Mortifying Memories

May 25, 2015

miraqOvercast with enough thin clouds for a occasional ray of sunshine to peek through this Memorial Day afternoon on California’s north coast — a chilly breeze, too.

War is on the mind today — during his annual speech at Arlington National Cemetery, President Obama did acknowledge there’s a break in the action, and the first Memorial Day in a long, long while where the U.S. was not “engaged in a major ground war,” although Americans are still in harms way in a couple of places still quickly going to shit.

And worse in Iraq. Deputy Prime Minister Saleh al-Mutlaq on CNN disclosed maybe an insurmountable problem: ‘“First you should not dissolve the Iraqi army, and the Americans did dissolve the Iraqi army.”

(Illustration found here).

In comments, al-Mutlaq also agreed with US Defence chief Ash Carter’s criticism this past weekend the Iraqi army sucks after the debacle at Ramadi. Said Carter: ‘“And that says to me, and I think to most of us, that we have an issue with the will of the Iraqis.”
Al-Mutlaq concurred:

“It’s not clear for us why such a unit, which was supposed to be trained by the Americans for years, and supposed to be one of the best units in the army, would withdraw from Ramadi in such a way.”
“This is not the army that we are willing to see or we are expecting to see.”

This whole scenario is something we don’t want to see, though, maybe it was expected. Or not.

Odd how in a short political-space, the closeted recent history of an affair shrouded in so-much terrible ugly a lot of people forget the whole piece of shit — the invasion and disaster of Iraq is seemingly been cast in a memory hole for most Americans, the event so traumatic, thoughts on the subject appear warped.
Or they’re in denial — from YouGov (h/t Balloon Juice):

Americans’ memories of their own past beliefs about the 2003 Iraq War are tinged with their current feelings about what has taken place there since and what is taking place there now.
In the latest Economist/YouGov Poll, just 38 percent admit that they supported sending troops to Iraq in 2003.
Less than a month before that U.S-led invasion, more than six in ten Americans* in a Gallup Poll indicated they favored sending in ground troops.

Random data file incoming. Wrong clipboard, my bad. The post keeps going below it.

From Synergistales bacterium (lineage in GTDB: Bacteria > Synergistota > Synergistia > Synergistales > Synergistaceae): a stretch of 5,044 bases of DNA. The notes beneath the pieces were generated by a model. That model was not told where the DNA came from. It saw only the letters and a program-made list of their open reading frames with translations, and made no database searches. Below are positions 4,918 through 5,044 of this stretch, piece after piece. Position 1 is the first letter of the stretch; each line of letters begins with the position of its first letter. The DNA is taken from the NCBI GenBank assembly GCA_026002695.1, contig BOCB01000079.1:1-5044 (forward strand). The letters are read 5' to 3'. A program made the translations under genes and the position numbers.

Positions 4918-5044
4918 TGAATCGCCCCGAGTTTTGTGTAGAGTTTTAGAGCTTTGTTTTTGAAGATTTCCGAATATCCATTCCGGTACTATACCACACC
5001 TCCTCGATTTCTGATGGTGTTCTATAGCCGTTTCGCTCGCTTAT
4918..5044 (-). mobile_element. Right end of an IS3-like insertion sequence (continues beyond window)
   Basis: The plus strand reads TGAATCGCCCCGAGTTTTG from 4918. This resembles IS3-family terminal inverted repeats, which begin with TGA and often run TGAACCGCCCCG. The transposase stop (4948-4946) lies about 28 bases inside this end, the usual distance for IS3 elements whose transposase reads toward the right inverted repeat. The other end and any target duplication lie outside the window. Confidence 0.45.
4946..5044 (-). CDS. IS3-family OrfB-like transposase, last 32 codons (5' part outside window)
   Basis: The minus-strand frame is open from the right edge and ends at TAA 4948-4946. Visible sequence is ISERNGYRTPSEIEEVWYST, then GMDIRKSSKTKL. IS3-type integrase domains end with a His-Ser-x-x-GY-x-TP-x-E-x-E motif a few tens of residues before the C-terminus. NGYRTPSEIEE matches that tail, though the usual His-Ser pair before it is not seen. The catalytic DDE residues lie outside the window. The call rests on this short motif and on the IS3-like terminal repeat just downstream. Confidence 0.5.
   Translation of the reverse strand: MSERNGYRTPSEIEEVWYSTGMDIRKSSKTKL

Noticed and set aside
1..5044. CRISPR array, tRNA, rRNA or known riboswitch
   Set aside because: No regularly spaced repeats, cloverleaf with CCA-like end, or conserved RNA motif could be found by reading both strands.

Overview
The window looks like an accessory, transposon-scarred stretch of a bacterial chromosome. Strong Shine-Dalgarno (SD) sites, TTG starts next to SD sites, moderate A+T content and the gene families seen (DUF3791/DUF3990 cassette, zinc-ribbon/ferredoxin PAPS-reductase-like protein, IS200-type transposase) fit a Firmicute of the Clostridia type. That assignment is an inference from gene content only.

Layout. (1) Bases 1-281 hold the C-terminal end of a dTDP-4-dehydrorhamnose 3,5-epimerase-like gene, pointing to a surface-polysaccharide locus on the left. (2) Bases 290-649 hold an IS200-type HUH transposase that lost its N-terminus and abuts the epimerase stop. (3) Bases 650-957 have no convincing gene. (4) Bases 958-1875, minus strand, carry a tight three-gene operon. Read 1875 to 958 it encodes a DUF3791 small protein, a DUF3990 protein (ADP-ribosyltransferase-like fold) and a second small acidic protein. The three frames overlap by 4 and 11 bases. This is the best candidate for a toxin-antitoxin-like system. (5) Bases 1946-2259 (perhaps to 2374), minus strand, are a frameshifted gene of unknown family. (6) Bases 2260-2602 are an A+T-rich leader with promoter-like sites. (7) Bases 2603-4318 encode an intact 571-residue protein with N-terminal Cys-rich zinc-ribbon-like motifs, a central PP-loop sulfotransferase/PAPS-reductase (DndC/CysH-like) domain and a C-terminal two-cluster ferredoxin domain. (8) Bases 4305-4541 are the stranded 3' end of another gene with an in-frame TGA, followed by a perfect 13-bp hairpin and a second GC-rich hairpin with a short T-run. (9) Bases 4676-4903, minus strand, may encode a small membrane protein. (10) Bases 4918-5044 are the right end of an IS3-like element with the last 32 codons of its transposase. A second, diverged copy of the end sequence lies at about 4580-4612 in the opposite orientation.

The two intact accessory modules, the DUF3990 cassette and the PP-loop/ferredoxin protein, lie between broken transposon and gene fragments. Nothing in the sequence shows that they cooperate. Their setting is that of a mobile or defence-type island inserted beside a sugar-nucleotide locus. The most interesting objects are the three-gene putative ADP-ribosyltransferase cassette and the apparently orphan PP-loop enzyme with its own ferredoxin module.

Republicans are among the most likely to remember accurately: today, two-thirds of Republicans say they supported sending troops to Iraq in 2003; in that Gallup Poll, 84 percent of Republicans were in favor.
More than half of Democrats supported sending troops in 2003, but looking back today, two-thirds of Democrats remember themselves as anti-war, and only 19 percent admit they supported sending troops to Iraq.

Looking back, more than half the public believes sending troops into Iraq in 2003 was a mistake and nearly half say withdrawing them in 2011 was not.
Despite the turmoil in Iraq and the rise of ISIS, the public has remained consistent in most post-war and post-withdrawal polls – disapproving the entry of troops twelve years ago and supporting their withdrawal four years ago.
Asked today what should have happened in 2003, by nearly two-to-one the public is clear: troops should not have been sent.
Republicans, two-thirds of whom recall supporting the war, are the only demographic group in the poll in which a majority now says troops should have been sent to Iraq in 2003.

In the memory of those fallen in those horrible misbegotten conflicts on this Memorial Day, this the way-worse from the Bush Administration’s program for waging their war — Don Rumsfeld, Dec. 8, 2004 ‘As you know, you go to war with the Army you have.  They’re not the Army you might want or wish to have at a later time.”

Or, how about not at all, you psychotic asshole…

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